McCrory on Monday asked U.S. Supreme Court Chief Justice John Roberts to reinstate key portions of the voting law struck down by the Fourth Circuit’s ruling pending the outcome of an appeal. The request says the ruling came too close to the November election and will disrupt the voting process by suspending the photo ID requirement and allowing an extra week of early voting. Roberts is likely to refer the request to the full court, which is now ideologically split 4-4. Five votes would be needed to reinstate the law.
Oddly, McCrory took 17 days to announce that the need for reinstatement was an emergency. That delay may sink the request even with conservative justices. Not only is the request late, but it is in itself disruptive of the voting process. In the weeks since the ruling, state and local boards of elections have been setting more early voting days and designating voting sites, and poll workers have gone through training on how to conduct elections without a photo ID requirement.
If McCrory were to get what he wants, voting in North Carolina will be put through another round of disarray and confusion. The result inevitably would be long lines for a high-turnout presidential election, voters uncertain whether they need an ID and poll workers untrained in how to enforce the rejected law that suddenly would be back in force.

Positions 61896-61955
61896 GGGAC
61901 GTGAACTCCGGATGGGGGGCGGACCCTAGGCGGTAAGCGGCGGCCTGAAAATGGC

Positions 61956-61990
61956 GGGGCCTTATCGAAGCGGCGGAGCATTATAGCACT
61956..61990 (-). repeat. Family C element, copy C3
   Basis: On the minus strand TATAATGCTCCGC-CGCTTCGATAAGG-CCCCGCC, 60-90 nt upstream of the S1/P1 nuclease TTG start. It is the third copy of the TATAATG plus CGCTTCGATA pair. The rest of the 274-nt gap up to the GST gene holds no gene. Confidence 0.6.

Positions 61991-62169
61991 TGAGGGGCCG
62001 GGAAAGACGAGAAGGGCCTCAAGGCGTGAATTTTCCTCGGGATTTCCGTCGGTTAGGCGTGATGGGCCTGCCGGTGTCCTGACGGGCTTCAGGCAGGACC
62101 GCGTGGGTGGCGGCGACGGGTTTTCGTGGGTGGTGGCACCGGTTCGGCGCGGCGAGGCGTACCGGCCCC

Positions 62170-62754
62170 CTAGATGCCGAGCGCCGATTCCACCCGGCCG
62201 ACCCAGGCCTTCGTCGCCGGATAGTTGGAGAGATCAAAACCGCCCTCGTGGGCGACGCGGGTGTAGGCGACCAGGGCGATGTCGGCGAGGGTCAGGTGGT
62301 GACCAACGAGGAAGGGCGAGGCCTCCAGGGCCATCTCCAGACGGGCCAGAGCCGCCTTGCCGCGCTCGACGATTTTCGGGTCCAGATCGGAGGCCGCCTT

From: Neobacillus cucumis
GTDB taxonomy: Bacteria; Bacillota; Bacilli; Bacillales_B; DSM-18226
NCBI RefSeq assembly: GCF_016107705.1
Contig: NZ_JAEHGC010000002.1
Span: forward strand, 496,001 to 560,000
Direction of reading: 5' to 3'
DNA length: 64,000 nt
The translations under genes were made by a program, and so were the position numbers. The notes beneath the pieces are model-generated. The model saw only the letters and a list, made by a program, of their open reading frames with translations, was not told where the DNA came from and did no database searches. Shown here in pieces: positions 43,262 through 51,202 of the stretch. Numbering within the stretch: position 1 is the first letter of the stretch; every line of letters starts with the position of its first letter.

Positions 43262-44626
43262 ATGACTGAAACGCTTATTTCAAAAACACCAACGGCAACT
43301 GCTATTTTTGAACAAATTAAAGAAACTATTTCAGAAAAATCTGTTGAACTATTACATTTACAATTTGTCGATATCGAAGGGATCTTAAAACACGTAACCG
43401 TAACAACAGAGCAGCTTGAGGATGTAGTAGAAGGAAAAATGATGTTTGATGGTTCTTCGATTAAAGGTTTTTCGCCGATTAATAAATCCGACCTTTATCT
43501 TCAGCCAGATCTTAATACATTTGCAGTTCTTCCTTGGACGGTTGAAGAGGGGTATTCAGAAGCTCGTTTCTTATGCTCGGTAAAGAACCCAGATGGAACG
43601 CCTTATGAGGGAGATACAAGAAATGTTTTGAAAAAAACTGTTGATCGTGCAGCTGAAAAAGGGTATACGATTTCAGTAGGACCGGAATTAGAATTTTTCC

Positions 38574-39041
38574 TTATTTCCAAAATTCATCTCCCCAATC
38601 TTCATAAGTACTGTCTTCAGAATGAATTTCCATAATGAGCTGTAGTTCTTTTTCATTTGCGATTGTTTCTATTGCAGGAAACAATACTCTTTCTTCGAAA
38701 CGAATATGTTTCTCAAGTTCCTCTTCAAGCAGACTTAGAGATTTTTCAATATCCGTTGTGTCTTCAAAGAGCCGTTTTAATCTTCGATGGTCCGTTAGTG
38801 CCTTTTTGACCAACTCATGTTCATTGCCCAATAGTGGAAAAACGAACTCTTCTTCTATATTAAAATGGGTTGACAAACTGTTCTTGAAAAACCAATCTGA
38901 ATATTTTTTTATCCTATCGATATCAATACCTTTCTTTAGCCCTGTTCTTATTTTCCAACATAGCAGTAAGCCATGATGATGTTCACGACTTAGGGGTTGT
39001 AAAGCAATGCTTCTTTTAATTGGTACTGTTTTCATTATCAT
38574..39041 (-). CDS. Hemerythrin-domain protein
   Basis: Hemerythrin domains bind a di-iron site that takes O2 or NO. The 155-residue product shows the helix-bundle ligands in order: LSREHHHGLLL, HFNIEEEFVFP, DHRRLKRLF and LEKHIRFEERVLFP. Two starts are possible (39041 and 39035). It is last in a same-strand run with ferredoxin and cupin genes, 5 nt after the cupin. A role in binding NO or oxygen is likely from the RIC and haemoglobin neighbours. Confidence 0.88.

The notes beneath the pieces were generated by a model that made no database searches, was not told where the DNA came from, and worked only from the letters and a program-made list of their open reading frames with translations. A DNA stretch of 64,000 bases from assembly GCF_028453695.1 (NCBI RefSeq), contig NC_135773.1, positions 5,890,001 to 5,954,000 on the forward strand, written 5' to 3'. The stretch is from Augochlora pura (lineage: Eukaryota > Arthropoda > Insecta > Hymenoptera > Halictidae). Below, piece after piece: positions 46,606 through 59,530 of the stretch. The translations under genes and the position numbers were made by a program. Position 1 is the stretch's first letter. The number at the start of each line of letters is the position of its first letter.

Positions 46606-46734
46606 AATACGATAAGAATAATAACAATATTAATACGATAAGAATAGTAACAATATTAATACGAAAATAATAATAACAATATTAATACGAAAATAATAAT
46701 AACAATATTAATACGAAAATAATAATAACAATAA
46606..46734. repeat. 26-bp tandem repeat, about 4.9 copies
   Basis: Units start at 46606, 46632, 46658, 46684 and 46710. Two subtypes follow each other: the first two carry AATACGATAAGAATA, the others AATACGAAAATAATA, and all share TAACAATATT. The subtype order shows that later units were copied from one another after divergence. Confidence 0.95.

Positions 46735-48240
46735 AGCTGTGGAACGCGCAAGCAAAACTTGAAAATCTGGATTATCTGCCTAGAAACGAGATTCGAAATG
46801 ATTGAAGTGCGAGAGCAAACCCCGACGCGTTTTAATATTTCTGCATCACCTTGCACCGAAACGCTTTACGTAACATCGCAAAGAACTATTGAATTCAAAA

Anyone with a decent respect for the democratic process — indeed, anyone with a decent respect for the voting experience of his fellow citizens — would let the Fourth Circuit ruling stand for now and decide whether and when to appeal after the election.
The governor is saying the opposite. He’s promoting confusion and delays at the polls. And he’s doing it by hiring attorney Paul Clement, a former solicitor general of the United States who typically charges more than $1,000 per hour. Taxpayers will get Clement’s bill for this belated emergency request on top of the $9 million the governor and Republican legislative leaders already have spent paying private lawyers to defend their often indefensible laws.
McCrory may see disrupting the November election as his last chance of winning it. But he is not simply a candidate. He is the governor of all the people and should put the voters’ greater interest before his own.
The StarNews of Wilmington on the role of parents in preventing underage drinking:
When state Alcoholic Beverage Control Commissioner Jim Gardner visited with us last week at the StarNews, we were going to ask about the better customer service we’ve witnessed in ABC stores, and the popularity of small-batch liquors that line the shelves.
What we got instead was a straight shot of sobering numbers on the toll of underage drinking in North Carolina:
—During 2012, an estimated 36 traffic fatalities and 1,487 nonfatal traffic injuries were attributable to driving after underage drinking;
—In 2012, underage drinking played a role in 31 homicides, 15,600 nonfatal violent crimes, 31,600 property crimes, and 592,000 public-order crimes.
—In 2013, an estimated 735 teen pregnancies and 26,678 teens having high-risk sex were attributable to underage drinking.
Yeah, we’ve got a problem.
Gardner shares this insight: